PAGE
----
The second important issue is the establishment of temporary and permanent military bases by the United States in Afghanistan according to environmental exigencies; those exigencies will be, of course, determined by the Americans. They say that the United States is planning to establish at least five important and permanent bases in west, north, south and central Afghanistan whose geographical distribution will be directly related to military and strategic goals of the United States in the region. Therefore, more than being of use for boosting security inside Afghanistan, they will be used as monitoring bases to keep an eye on regional countries which are real or potential rivals of the United States. It is general understanding that the northern US base in Mazar-e-Sharif will be monitoring Russia while Shindand base in the western city of Herat will watch Iran. The proposed bases in Jalalabad and Kandahar will observe developments in India, and the US base in Bagram will keep an eye on China. Through such an understanding one may see why all regional countries are seriously concerned about long-term military presence of the United States in Afghanistan and some of them have even made no effort to hide their security concerns. However, the current level of optimism about Afghanistan being in a situation to correctly understand the concerns of other countries, especially its neighbors, is not very high. It appears that the Afghan officials are seemingly hopeful that the presence of the US military bases on their soil will not have an important negative impact on relations between Kabul and its neighboring countries. Therefore, they have been emphasizing that they will not allow the United States military bases to be used to threaten the security of other countries in the neighborhood of Afghanistan. The existing and past experiences, however, have frequently refuted such a conclusion at various places and various times. Afghanistan is not expected to have a different experience compared to other countries when it is put to test in a similar situation.

As for the real mission of the American forces in Afghanistan, they have noted that no American trooper will take part in direct combat with the Taliban or any other hostile Afghan group after 2014. Their mission will be merely giving military training to Afghan forces. However, it is not clear how such a goal could be possibly achieved under conditions when the war between the government in Kabul and the opposition groups will continue. If the Taliban cannot reach an overarching agreement with the government in Kabul before 2014 and the peace is not established, there would be no guarantee that they would not restart attacks on the American bases. Therefore, the mere military presence of the United States within any framework and with any apparent mission will mean continuation of war in the country. Looking from this angle, some analysts strongly believe that the United States is intentionally and purposively keeping up the current ambiguous situation in relation with the Taliban and basically, they do not believe that the United States is actually bent on putting an end to Taliban’s greed for power by the use of military force. The dominant assumption is that maintaining operational capability of the Taliban at a limited level to keep it a factor of threat against the government in Kabul is, in fact, part of the US strategy to prolong its presence in Southwest Asia and there is not much that the Afghan government can do about it. This issue has been necessitated by strategic goals of the United States. Otherwise, the United States knows everything about the Taliban and is quite aware of factors which determine and may increase the power of the Taliban. The bottom line of the United States strategy in Southwest Asia is that Washington is actually managing the crisis in this region, without making any effort to put an end to it.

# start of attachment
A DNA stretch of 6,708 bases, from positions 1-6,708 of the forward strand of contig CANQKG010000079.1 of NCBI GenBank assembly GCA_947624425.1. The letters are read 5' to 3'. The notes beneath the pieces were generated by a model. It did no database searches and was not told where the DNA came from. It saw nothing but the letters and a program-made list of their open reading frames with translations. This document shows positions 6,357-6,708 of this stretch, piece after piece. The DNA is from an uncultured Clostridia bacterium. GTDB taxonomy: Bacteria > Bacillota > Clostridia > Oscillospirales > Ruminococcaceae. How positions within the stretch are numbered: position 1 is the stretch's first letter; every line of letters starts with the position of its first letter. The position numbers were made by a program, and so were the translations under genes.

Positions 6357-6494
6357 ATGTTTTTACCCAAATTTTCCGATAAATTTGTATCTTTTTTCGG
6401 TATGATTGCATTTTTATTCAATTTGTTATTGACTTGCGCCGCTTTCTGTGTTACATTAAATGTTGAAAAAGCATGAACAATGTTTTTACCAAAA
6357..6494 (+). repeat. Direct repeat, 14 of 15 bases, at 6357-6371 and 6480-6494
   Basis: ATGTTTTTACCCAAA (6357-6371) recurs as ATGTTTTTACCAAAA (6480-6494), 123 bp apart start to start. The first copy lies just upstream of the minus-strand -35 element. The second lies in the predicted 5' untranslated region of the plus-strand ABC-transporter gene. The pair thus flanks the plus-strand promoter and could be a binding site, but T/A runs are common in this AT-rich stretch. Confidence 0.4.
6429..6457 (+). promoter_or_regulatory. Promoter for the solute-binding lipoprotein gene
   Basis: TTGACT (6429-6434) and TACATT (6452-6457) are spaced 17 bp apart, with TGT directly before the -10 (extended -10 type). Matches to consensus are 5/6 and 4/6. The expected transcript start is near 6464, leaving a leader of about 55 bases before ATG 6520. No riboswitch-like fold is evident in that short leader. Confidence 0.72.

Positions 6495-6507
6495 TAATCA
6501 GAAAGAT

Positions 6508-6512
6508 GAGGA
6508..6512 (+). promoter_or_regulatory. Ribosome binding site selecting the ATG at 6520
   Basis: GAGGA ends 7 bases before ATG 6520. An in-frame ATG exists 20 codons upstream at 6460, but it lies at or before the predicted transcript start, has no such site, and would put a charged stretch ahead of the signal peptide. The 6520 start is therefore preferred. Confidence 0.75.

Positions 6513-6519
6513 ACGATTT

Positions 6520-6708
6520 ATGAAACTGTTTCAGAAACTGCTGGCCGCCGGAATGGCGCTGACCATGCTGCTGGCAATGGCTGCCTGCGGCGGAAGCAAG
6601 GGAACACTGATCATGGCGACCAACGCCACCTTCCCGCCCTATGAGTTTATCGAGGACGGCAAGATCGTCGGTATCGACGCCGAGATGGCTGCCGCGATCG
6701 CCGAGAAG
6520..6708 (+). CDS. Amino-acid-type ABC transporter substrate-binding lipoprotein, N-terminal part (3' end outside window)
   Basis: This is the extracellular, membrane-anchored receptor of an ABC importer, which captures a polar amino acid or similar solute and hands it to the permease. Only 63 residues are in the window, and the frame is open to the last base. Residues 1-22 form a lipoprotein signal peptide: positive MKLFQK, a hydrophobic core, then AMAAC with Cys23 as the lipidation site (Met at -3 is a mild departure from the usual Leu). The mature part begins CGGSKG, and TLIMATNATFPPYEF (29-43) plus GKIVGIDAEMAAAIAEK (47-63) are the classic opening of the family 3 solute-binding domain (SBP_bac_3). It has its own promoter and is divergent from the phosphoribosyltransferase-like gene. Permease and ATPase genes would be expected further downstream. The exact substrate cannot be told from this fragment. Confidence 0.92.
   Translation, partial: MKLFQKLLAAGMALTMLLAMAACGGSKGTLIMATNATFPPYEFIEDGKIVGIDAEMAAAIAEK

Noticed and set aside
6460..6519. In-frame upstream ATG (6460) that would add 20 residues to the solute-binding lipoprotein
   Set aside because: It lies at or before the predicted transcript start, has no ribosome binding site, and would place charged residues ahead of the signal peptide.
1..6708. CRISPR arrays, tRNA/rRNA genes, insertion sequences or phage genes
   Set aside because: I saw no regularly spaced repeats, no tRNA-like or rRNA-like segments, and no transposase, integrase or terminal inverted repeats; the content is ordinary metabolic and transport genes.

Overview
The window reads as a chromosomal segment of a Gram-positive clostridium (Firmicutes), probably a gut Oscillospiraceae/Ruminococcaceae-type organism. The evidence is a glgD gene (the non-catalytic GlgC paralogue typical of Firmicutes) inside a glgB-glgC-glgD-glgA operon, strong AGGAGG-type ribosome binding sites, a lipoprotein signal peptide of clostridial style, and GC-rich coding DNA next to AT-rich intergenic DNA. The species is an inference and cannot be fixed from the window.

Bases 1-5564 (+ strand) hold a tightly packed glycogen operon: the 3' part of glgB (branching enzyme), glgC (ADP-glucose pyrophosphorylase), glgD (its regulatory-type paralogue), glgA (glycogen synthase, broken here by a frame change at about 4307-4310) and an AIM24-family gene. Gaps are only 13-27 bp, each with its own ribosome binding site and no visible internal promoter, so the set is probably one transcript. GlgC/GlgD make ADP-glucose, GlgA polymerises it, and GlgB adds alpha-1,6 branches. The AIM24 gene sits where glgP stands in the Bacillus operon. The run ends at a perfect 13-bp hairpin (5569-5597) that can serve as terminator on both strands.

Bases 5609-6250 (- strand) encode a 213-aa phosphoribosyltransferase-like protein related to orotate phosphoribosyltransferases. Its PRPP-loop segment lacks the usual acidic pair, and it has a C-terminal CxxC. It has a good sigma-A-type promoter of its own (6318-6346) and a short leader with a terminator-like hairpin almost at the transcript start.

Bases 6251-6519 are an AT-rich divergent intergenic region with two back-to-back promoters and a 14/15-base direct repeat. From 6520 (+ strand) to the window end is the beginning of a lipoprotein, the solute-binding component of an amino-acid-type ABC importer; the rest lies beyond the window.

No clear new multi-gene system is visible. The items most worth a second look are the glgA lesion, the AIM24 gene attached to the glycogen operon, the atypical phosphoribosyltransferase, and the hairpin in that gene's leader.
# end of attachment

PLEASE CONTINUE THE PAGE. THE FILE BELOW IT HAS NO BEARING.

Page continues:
At any rate, the duration of the military and security agreement between the United States and Afghanistan, which is going through final stages of approval, has been announced at 10 years. Therefore, it will be valid from 2014 to 2025. However, it will be too optimistic and very naïve to assume that the United States will totally let go of Afghanistan in 2025. They are sure to work out mechanisms for the extension of the agreement and the United States is sure to repeat the experience of its long-term presence in Japan, South Korea, and all other countries which it has occupied since the end of the World War II. No possible agreement or disagreement is likely to influence the US strategy in Southwest Asia and following Afghanistan, the Central Asia is sure to be the next target of the United States.

Key Words: US, Afghanistan, Security Agreement, Capitulation, Judicial Immunity, Military Bases, Mollazehi